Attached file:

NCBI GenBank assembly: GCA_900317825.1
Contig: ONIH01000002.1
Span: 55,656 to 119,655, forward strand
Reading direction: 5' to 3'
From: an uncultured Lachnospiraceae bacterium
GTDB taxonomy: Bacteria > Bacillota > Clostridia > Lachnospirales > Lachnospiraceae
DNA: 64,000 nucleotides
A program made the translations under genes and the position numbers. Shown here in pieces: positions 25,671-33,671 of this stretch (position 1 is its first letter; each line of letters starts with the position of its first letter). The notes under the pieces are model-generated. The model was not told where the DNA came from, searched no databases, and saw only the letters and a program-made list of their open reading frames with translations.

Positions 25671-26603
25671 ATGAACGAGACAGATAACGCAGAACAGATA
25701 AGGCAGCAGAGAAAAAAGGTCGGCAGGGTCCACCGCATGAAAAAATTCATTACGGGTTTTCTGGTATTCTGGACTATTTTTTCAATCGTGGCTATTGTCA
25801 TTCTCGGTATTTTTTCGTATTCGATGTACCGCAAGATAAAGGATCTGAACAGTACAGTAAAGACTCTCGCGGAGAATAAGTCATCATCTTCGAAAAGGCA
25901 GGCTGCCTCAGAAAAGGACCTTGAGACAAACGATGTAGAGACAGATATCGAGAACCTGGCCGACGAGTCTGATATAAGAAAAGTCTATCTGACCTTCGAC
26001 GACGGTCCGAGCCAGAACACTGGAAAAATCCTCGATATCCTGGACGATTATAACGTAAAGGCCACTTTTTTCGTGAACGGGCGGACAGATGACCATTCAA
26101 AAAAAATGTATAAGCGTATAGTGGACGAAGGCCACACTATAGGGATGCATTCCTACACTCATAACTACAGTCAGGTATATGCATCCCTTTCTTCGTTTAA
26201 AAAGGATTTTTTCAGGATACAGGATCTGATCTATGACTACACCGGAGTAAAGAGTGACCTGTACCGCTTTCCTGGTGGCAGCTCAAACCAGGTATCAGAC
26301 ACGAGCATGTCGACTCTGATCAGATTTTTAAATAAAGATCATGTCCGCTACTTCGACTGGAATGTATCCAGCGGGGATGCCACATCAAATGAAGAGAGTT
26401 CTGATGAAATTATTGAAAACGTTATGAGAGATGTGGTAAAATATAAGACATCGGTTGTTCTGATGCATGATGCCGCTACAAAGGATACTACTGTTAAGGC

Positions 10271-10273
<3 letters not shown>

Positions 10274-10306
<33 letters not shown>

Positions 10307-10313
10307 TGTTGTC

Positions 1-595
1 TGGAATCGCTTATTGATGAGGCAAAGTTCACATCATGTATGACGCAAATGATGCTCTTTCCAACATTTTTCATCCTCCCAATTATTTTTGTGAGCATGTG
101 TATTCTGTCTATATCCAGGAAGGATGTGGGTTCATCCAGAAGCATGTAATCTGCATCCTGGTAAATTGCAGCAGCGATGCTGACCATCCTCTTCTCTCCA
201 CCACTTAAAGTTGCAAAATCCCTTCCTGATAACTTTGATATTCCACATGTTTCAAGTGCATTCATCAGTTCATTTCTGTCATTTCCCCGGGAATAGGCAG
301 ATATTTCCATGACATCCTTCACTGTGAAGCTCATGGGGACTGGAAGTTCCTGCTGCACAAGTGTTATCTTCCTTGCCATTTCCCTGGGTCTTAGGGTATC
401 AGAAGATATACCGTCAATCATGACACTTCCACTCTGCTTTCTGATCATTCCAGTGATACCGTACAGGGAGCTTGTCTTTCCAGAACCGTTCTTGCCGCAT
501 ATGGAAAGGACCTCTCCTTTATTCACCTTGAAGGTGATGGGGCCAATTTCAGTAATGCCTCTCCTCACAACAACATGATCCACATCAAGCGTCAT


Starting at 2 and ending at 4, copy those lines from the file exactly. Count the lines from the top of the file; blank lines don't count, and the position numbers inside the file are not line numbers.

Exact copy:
Contig: ONIH01000002.1
Span: 55,656 to 119,655, forward strand
Reading direction: 5' to 3'